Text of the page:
“I’ve got a car for you,” the proprietress of the coffee shop announced to Blair on Wednesday.  A town resident had died, and the family was wishing to dispose of the car.  “Free!” she told Blair.  Touched by her generosity and thoughtfulness, Blair had to refuse. “We are picking up our new car today”.

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Church and house next door   Laurie Fox Pessemier Acrylic/canvas  10.5 x 14″  27 x 35 cm  
​People who buy cars online miss all the fun.  Where else can I sit with a swarthy southern Italian who taps in his words in Italian and they come out of the computer in English?  And we don’t just stick to car talk – he tells us his brother-in-law is a painter; I tell him my best friend’s name is Sal, like his.

A friend who speaks both Italian and English tells us, “this guy is southern Italian, I can hardly understand him. And besides that, be careful” (there’s a trickiness associated with the south).   I reply that I am from somewhere else, too, don’t speak Italian at all, and Sal deserves a chance to sell me this car.   Besides, the fact his name is Sal, and my friend is Sal (who sold us almost every car we bought), has big good vibes to me.   And I can see this guy, smell him, shake his hand, look in his eyes.   Our insurance agent says, “where did you find this guy, I can hardly understand him.”  The name of the dealership is “Passione Auto”.

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​The Yellow Tree across the Street    Laurie Fox Pessemier   Acrylic/canvas  10.5 x 16 ”  27 x 41 cm   

The salesman at Renault was a nice person, don’t get me wrong.  He did everything right.  But Blair and I couldn’t face a car payment and a WHITE car.  Almost all cars in Italy are grey or white.   And Sal had exactly the car we are seeking.  Yes, our new wheels are candy-apple RED, just a shade off Ferrari.

He assured us he could do the paperwork necessary to register it in our name.  We got  international drivers licenses, but otherwise we have the same papers we always had.  Two other dealers wouldn’t work with us, and even the immigration specialist had his doubts.

So we returned our rental car (the last of 5 months of loaners!) in Bologna and powered up the road to Paradise in our new old Citroen C5 wagon.

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The Cream Puff  Laurie Fox Pessemier   Acrylic/linen   9.5 x 14″  24 x 35 cm  

Laurie and Blair Pessemier

p.s.  our “Mostra” in Rocca Malatina has been a roaring success.  GRAZIE TUTTI for your good wishes and patronage!

Sidetracks

mostra posterOur show poster — next weekend, bring friends t0 via d’Azeglio 808 in Rocca Malatina    2 until 7 on Saturday/Sunday/Monday

As winter comes on, I can smell fires burning in the neighborhood.    In the early morning and late afternoon, I am put in the mind of Istanbul, where I once smelled those 5 PM fires signaling the start of supper.     On the weekends I smell the delicious fireplaces, burning alder or chestnut, chasing away the chill of the country house of a Bolognese or Modenese neighbor enjoying the fall landscape.   I am about to light my own fireplace, in our kitchen, replete with soup pots and tigelle irons.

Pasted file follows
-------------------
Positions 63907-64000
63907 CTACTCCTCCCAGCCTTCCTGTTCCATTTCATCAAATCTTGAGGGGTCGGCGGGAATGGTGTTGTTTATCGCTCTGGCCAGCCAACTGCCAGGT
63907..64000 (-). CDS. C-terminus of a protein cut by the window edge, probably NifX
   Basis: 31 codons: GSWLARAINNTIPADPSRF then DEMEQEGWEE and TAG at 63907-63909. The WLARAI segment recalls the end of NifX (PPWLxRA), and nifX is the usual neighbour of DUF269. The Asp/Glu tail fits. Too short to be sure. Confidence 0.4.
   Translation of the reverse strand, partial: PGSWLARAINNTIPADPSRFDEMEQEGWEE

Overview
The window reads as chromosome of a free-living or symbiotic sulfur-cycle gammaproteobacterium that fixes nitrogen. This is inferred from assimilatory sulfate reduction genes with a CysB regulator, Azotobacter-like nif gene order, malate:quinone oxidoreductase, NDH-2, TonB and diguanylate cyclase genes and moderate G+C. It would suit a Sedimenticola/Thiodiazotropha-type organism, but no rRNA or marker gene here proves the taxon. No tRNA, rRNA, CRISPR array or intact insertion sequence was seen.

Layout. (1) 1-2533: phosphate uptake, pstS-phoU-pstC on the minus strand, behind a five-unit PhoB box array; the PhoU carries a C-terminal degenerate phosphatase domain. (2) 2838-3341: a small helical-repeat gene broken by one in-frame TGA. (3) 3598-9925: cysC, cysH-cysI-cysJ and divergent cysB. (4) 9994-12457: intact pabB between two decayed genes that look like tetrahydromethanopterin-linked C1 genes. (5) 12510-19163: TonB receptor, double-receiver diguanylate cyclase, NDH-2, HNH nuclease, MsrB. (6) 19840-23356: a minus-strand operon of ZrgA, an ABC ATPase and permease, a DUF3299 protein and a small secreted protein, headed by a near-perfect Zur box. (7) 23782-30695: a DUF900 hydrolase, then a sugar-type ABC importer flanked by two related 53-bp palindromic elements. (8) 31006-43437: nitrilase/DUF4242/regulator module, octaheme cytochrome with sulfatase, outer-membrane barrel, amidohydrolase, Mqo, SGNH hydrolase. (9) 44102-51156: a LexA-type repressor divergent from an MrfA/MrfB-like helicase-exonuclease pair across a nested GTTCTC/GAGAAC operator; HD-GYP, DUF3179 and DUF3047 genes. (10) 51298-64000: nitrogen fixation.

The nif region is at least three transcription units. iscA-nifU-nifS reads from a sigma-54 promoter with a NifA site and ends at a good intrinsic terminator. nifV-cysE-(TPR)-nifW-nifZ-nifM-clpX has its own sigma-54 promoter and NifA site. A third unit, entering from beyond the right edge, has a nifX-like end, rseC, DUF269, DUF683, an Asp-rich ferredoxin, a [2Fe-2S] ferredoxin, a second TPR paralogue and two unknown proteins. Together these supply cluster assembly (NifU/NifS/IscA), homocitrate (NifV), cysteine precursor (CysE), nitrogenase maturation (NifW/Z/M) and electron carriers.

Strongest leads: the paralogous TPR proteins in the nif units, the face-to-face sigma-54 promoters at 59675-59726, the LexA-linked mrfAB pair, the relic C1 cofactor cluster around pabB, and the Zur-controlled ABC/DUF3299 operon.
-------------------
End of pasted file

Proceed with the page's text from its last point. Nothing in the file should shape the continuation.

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Cold rain in the Village   Laurie Fox Pessemier   Acrylic/linen  30 x 30cm   12 x 12″

“Look, it’s Hercules”, our backseat passenger exclaimed on a ride down a country road on Tuesday.  The man walking his bicycle at the side of the road seemed fit, a bit beefy, but by no means did I think this man the historic superhero.  “He’s my brother-in-law”.

Hercules has eyebrows you could use to  knit a sweater, but otherwise, he is just an Italian guy with a flat tire on his bicycle.  Our passenger suggested we stop at Hercules’ farm, just down the road, and tell his wife Esther he’s on his way.  You have to get used to these sidetracks if you’re going to live in Italy. People stop and visit all the time, schedules be damned.

Esther walked us out to the back yard, to show us the pond, which they fashioned from the stream running through the property.  The ground was soft beneath our feet – I realize this means nothing to most people, but after 20 years on the Paris sidewalk, actually stepping on the soft breast of mother Earth can almost bring me to tears.   I could smell the dirt, the grape vines, the garden.

Esther pointed out the piles of grape skins, remains of squeezing, spread around the ground to enrich the soil.  She handed me as squash as I was leaving, a  beautiful dusty-turquoise model, which she advised me to bake.   After I paint it.

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​Squash   Laurie Fox Pessemier   Acrylic/linen  33  x  41cm    13″  16″ 

This morning we awoke to the thickest fog I think I’ve ever seen.  I could almost capture it in my hands, and could certainly take big bitefuls.   Paul called to say he was up by the Sassi, we must come and see.  It was as if we were in an airplane:  fluffy white clouds below and pure blue sparking sunshine on the treetops and rocks.  Breathtaking.

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​Fog in the Valley   Blair Pessemier   Acrylic/linen   33 x  76cm   13 x 30″  

I feel lucky to have travelled and seen as much as we have.  It is those ephemeral moments of fires starting and fog, soft earth and hard squash, that give my mind a joyous air.   I think of travel before now, and trips to come.   I made a proposal for 8 to 14 painters to paint with us in Paris next May, and am really looking forward to it.  Here, I distribute flyers to paint in Bologna or Modena, and practice mixing the colors of fall.

Speaking of our former city, our friend in Paris, Richard Nahem, has launched a new, wonderful “postcard” program one can subscribe to.  Each month, he makes three postcards from his images.  To read more about it, go to:  Eye Prefer Paris Postcards.

Richard wrote a wonderful post about doors in our region of Emilia-Romagna…     and to learn aboutBologna click on this great NYTimes article…   Momma Mia, enough links!!!

Laurie and Blair PESSEMIER